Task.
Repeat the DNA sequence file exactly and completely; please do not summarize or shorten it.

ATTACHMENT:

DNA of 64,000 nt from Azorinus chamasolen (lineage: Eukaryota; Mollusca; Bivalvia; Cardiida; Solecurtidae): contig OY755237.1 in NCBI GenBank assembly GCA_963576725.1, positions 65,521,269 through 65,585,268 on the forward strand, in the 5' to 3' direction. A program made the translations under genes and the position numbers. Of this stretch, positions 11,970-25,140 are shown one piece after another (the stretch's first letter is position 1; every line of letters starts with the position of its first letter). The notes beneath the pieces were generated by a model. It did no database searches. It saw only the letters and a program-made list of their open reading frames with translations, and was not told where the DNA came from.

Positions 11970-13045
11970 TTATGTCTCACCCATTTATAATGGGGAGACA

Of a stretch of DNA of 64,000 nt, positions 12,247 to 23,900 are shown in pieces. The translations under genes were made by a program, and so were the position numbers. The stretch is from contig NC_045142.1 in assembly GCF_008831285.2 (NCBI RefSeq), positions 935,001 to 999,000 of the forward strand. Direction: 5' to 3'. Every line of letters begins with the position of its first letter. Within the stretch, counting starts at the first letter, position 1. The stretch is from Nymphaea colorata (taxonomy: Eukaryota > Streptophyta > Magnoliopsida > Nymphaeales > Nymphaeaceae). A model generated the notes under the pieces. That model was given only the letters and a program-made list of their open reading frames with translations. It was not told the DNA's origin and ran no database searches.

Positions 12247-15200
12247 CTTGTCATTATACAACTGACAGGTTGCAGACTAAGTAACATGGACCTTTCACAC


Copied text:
DNA of 64,000 nt from Azorinus chamasolen (lineage: Eukaryota; Mollusca; Bivalvia; Cardiida; Solecurtidae): contig OY755237.1 in NCBI GenBank assembly GCA_963576725.1, positions 65,521,269 through 65,585,268 on the forward strand, in the 5' to 3' direction. A program made the translations under genes and the position numbers. Of this stretch, positions 11,970-25,140 are shown one piece after another (the stretch's first letter is position 1; every line of letters starts with the position of its first letter). The notes beneath the pieces were generated by a model. It did no database searches. It saw only the letters and a program-made list of their open reading frames with translations, and was not told where the DNA came from.

Positions 11970-13045
11970 TTATGTCTCACCCATTTATAATGGGGAGACA

Of a stretch of DNA of 64,000 nt, positions 12,247 to 23,900 are shown in pieces. The translations under genes were made by a program, and so were the position numbers. The stretch is from contig NC_045142.1 in assembly GCF_008831285.2 (NCBI RefSeq), positions 935,001 to 999,000 of the forward strand. Direction: 5' to 3'. Every line of letters begins with the position of its first letter. Within the stretch, counting starts at the first letter, position 1. The stretch is from Nymphaea colorata (taxonomy: Eukaryota > Streptophyta > Magnoliopsida > Nymphaeales > Nymphaeaceae). A model generated the notes under the pieces. That model was given only the letters and a program-made list of their open reading frames with translations. It was not told the DNA's origin and ran no database searches.

Positions 12247-15200
12247 CTTGTCATTATACAACTGACAGGTTGCAGACTAAGTAACATGGACCTTTCACAC